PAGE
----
The following report highlights findings from a survey fielded by Healthfirst, a not-for-profit health insurer providing high-quality, affordable health plans in New York, of its members. By partnering with this organization to implement our previously tested CUNY SPH New York Vaccine Literacy Campaign (NY VLC) survey tool, we examine COVID-19 vaccine attitudes and uptake in under sampled and often vulnerable populations of New York. The survey was conducted from June 24 to June 26, 2022, with 556 Healthfirst members across eight New York counties: Bronx, Kings (Brooklyn), Nassau, New York (Manhattan), Queens, Richmond (Staten Island), Suffolk, and Westchester.

It should be noted that the sample sizes of this survey are generally small, therefore, we emphasize that these results are preliminary and exploratory in nature; they highlight potential disparities that should be confirmed in future research and outreach efforts. For the first time, we explore perceived COVID-19 risk, booster uptake, and COVID-19 preparedness. We also assess trends in willingness to vaccinate among unvaccinated respondents and parents of children under five. For some data points, we compare the findings from the Healthfirst sample to those found in a general population survey fielded simultaneously (include link to report here)

Perceived COVID-19 Risk

Healthfirst respondents had a higher level of concern regarding the ongoing COVID-19 pandemic than the general public respondents do, 63% and 53% respectively. Concern was elevated among those who have less than a high school degree (75%), and those who chose to take the survey in Mandarin (75%).

In the Healthfirst sample, respondents from the Bronx had a high level of concern about the ongoing pandemic: 7 out of 10 (70%) respondents consider the COVID-19 pandemic to be a serious public health problem, while the general population average in the Bronx was just one in three (36%)

Willingness to Vaccinate

Compared to March 2022, the willingness of unvaccinated Healthfirst respondents to get vaccinated has declined. In March, two out of three (67%) respondents were willing to consider future vaccination, reporting they were very likely, somewhat likely, or neutral/unsure about getting the COVID-19 vaccine. In June, this declined to roughly three in ten (28%) unvaccinated Healthfirst respondents who were willing to consider future vaccination.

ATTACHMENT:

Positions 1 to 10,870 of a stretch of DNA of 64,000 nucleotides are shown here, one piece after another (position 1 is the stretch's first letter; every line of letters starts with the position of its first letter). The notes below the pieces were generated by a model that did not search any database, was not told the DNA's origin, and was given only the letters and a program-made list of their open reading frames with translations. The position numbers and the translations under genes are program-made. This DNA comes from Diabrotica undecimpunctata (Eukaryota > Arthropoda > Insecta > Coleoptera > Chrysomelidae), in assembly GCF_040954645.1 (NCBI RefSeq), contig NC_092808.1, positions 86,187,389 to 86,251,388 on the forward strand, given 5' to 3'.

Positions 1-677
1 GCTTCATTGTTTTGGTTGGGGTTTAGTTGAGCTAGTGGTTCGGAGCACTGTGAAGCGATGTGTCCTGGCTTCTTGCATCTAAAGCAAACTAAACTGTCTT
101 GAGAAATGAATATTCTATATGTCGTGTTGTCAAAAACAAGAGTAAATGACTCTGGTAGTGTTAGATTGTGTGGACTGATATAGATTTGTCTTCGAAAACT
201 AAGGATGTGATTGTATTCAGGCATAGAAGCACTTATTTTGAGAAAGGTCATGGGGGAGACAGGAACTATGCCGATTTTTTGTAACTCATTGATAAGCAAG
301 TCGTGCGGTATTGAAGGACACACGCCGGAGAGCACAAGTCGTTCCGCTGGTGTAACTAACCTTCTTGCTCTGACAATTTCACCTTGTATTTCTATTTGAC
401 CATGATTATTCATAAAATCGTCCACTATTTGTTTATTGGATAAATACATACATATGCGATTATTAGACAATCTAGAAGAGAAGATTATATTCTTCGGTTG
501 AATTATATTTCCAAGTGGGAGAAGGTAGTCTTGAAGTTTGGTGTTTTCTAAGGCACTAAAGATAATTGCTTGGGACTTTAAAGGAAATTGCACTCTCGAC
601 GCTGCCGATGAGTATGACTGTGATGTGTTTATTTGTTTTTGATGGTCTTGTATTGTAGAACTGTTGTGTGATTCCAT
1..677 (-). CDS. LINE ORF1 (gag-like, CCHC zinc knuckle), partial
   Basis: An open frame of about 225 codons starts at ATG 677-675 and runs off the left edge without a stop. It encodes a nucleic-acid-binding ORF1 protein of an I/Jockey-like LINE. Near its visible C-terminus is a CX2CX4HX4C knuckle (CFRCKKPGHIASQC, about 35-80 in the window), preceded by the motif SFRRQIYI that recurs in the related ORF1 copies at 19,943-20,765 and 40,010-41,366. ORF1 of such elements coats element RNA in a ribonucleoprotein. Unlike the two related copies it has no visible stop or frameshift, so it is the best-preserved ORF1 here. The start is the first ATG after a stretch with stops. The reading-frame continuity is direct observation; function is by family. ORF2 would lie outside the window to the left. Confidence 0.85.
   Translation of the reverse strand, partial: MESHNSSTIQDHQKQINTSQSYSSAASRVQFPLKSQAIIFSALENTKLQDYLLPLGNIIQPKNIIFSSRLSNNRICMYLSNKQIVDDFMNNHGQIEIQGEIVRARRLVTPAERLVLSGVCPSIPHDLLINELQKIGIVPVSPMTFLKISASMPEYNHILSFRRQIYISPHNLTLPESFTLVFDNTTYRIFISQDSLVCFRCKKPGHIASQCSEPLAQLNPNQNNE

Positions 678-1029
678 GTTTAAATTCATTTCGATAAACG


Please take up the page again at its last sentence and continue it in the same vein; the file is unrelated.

In comparison to the general sample, there was a higher percentage of unvaccinated Healthfirst respondents who were not at all likely to get vaccinated in the future, 45% (general population) and 63% (Healthfirst members) respectively.

Main Reasons for Not Yet Receiving the COVID-19 Vaccine

The reasons that Healthfirst members were not vaccinated differ from the general population. Concern over the safety of vaccines was still the predominant reason for hesitancy (58%). One-fifth (20%) of unvaccinated respondents were hesitant because they don’t have the time to get vaccinated or deal with possible side effects. Nearly one out of five (18%) unvaccinated Healthfirst respondents stated that they could not get vaccinated due to a health condition.

In the general sample, eight in ten (80%) unvaccinated respondents chose to not get vaccinated due to safety concerns.

Booster Status

Just over one-third (36%) of Healthfirst respondents have received at least one booster shot of the COVID-19 vaccine, compared to over four in ten (43%) respondents from our general sample.

Around one in four (26%) respondents who took the survey in Spanish had received a booster shot. Based on race and ethnicity, Hispanic respondents also had the lowest rate of uptake (28%), while other races and ethnicities were on par or above average in their uptake relative to the overall average of 36%. Over half (55%) of Caucasian/White Healthfirst respondents were boosted, followed by 37% of Asian respondents and 37% of Black or African American respondents.

Booster uptake is also low among those unemployed and looking for work: just over two out of ten respondents (22%) had received a booster shot.

Parental Attitudes towards COVID-19 Vaccination of Children Under 5 yrs old

The U.S. Food and Drug Administration (FDA) granted Emergency Use  Authorization (EUA) of the COVID-19 vaccine for children under 5 years of age on June 18 2022. We administered this  survey just a week after the vaccine authorization and chose to still assess the willingness of parents to vaccinate their children under 5 as opposed to doses already received. An equal portion of Healthfirst parents were on opposite ends of the decision: 29% were very likely and 29% were not at all likely to vaccinate their child under 5. The remaining Healthfirst parents were somewhat likely (23%), neutral/unsure (13%) and not very likely (5%) to vaccinate their child under 5 against COVID-19.

Preparedness if Exposed to COVID-19

Compared to the general population, Healthfirst respondents were less confident in knowing what to do following exposure to COVID-19. Thirty-seven percent (37%) of Healthfirst respondents were “extremely confident” in their next steps, relative to forty-three percent (43%) of the general sample.

Over four in ten (42%) Healthfirst respondents who took the survey in English were “extremely confident,” followed by one in three (34%) Spanish speaking Healthfirst respondents. Finally, just over one in four (27%) respondents who took the survey in Mandarin were “extremely confident” in knowing what to do following exposure.